A little over a year ago, Shawn, the kids and several of our friends were on the Cape (Cape Cod, that is) for a wedding. One evening, we got takeout from a little place in Orleans, Massachusetts called Sir Crickets. We all ordered something different — fried clams, fried oysters (mmm!), clam chowder, fish and chips … there was just an array. We all shared a bit, which I love to do. It allows you to try so much more without going crazy. Total bliss.
The fried oysters — the first ones I’ve ever had — were amazing: tender, meaty and beautifully cooked. But as delicious as the fried oysters were, the standout dish was the New England clam chowder, which was ridiculously creamy, well-seasoned, a little smoky and loaded with clams and potatoes. It had taken some convincing to get me to try it, but when I did it totally reawakened a long dormant love of chowders in me.
Unfortunately, my friends and I skipped our annual fall trip to the Cape this past year, so I didn’t get to indulge in my favorites again. Maybe that’s why I have become a little obsessed with New England-style cooking. Why should it take a trip to the Cape for me to enjoy things like New England Clam Chowder?
This recipe for New England Clam Chowder comes from my family cookbook, which was created about 30 years ago with personal recipes from my grandmother, her sister and cousins. It also has journal entries from my great-great grandmother. The first time I saw the cookbook, I read through from cover to cover soaking in every word. It was almost like eavesdropping, but better. There’s such a special connection to my family’s past in that book.
New England Clam Chowder is a big thing here in the Northeast. Sold everywhere from grocery stores to fine restaurants, making a good chowder is no small feat. It should be creamy, but taste of the sea, and clams and have a meatiness to it. The potatoes give it a little more bulk. It should never be overwhelmed by the cream though. This recipe, which comes from a cousin (I think) named Peggy, is all of these things. It also has a very, very faint sweetness from the caramelized onions. But since it uses milk instead of heavy cream, it’s a little lighter. That means that the clam flavor shines through beautifully.
Make sure you use really good clams. I bought frozen ones from a local market that has a dedicated fish section. They came from Rhode Island. My clam juice was from Maine — both perfect for a true New England chowder.
It’s important to note that while this New England Clam Chowder is lighter than more traditional recipes, it’s still not exactly light. The base starts with a lot of diced salt pork, after all. But you can enjoy this one with a little less guilt — so that’s something, right?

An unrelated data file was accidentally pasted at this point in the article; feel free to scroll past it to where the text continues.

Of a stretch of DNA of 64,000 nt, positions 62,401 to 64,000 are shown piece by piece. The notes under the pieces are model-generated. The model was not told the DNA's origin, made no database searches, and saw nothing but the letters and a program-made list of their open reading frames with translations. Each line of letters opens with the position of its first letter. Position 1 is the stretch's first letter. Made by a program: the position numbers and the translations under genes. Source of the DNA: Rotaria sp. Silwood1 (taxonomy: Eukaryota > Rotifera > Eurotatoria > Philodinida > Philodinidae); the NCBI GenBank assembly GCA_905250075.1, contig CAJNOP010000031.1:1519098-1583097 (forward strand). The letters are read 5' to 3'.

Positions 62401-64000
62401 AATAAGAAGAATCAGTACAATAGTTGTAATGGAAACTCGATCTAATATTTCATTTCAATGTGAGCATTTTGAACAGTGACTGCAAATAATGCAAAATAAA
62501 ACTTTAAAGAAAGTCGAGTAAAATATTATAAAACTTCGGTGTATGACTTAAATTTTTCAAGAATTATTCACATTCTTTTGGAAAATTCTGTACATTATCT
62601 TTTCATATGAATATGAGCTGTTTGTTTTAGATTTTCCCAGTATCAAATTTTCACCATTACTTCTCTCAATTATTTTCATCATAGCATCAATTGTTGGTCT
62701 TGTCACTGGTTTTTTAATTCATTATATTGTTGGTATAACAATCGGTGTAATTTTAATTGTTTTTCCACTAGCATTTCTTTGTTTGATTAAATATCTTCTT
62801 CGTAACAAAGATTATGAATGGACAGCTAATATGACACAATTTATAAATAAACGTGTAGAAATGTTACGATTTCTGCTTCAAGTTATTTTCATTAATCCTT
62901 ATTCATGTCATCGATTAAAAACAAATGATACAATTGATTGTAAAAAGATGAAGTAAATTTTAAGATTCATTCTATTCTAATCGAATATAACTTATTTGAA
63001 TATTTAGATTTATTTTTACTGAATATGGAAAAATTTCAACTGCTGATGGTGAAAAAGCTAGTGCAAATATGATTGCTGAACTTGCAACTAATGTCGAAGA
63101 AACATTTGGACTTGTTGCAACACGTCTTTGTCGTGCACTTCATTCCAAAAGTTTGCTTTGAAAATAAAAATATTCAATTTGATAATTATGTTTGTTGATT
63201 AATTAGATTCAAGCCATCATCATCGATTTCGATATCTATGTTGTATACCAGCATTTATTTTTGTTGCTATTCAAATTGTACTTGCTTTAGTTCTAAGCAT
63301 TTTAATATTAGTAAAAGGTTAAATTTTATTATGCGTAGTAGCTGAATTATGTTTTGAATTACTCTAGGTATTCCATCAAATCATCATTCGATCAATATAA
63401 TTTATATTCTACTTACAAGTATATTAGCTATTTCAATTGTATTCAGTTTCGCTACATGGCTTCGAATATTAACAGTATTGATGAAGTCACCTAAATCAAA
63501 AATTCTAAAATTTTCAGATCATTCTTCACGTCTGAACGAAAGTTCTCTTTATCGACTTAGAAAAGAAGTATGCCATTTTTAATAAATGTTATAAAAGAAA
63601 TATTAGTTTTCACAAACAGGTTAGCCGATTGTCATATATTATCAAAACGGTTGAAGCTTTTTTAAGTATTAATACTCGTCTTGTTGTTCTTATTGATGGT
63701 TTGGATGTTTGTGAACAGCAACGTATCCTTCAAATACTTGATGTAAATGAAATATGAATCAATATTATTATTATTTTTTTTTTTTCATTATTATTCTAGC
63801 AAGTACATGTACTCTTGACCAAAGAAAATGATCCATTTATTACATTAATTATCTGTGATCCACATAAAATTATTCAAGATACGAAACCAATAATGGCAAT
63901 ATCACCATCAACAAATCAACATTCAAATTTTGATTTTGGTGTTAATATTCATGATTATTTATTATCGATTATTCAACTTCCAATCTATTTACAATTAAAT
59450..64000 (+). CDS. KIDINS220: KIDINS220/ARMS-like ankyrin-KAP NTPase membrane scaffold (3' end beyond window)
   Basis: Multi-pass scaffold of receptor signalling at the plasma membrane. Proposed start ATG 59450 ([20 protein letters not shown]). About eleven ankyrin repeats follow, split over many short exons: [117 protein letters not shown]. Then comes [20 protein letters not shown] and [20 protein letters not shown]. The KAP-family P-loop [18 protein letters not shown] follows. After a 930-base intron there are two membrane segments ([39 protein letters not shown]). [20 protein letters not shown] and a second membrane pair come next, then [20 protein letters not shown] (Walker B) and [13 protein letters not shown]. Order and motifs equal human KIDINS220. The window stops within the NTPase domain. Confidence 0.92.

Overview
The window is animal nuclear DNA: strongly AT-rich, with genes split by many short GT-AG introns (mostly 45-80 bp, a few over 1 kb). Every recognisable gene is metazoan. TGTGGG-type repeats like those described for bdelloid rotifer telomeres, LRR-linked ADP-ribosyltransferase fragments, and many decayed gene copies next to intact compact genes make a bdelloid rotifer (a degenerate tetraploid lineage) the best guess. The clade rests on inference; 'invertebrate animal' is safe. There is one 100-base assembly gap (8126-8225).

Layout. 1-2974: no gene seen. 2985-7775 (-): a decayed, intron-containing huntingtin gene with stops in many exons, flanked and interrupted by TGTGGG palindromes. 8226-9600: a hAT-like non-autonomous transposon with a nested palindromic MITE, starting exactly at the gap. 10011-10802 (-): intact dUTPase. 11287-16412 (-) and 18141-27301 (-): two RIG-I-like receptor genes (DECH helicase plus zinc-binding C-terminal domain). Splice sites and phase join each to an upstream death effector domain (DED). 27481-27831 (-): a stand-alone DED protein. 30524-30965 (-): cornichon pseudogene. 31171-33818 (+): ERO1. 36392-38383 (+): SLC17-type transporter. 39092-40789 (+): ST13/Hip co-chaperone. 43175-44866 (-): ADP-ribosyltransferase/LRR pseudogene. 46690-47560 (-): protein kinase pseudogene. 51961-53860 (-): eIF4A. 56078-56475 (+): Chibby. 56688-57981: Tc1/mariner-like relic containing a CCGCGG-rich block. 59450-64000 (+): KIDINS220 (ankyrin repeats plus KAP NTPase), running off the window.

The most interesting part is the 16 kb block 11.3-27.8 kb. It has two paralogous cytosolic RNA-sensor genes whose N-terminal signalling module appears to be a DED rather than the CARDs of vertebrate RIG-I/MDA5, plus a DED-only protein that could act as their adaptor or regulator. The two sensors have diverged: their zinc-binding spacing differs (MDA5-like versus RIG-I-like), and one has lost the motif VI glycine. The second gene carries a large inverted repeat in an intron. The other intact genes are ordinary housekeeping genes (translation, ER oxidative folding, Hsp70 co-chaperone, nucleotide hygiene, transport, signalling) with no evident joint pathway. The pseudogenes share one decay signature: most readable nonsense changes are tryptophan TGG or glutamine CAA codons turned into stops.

On a side note, I have discovered that New England cooking really loves salt pork and cream. Just sayin’. Considering I plan to do more New England-style cooking, I wonder what that might mean for my waist? Eh, better not to worry …
Did the family like it? Yes! The kids, Shawn and I all really enjoyed this recipe. Shawn’s hoping for a slightly creamier version to hit our table soon, but I was really happy with this less creamy version. Try serving it with Fluffy Baking Powder Biscuits.
So, are you a chowder fan? What’s your favorite variety?
- 1/4 lb salt pork diced
- 1 red onion diced
- 1 yellow onion diced
- 6 large potatoes diced
- 1 quart chopped clams I use frozen fresh ones
- 1 pint clam juice
- 1 quart low-fat milk
- salt and pepper to taste
Heat a large pot on the stove (I used my cast iron Dutch oven) over medium heat. Add the salt pork and cook for about 10 minutes until the fat renders and the bits are golden. Remove the salt pork bits from the pot and reserve for later.
Add the onions to the pot and stir well. Cook, stirring occasionally, until translucent and lightly browned. Add the potatoes and stir well to combine.
Add the clams and clam juice. (You can just add the clams frozen, but it will add more time to the cooking time.) Stir well. Cook for 20 minutes, or until the potatoes are fork tender.
While the clams are cooking, separate the fatty bits from the meaty bits of salt pork. Discard any fatty ones -- they are tough and inedible. Stir the meaty salt pork bits back into the chowder.
Once the potatoes are tender, stir in the milk. Enjoy immediately. This soup reheats well.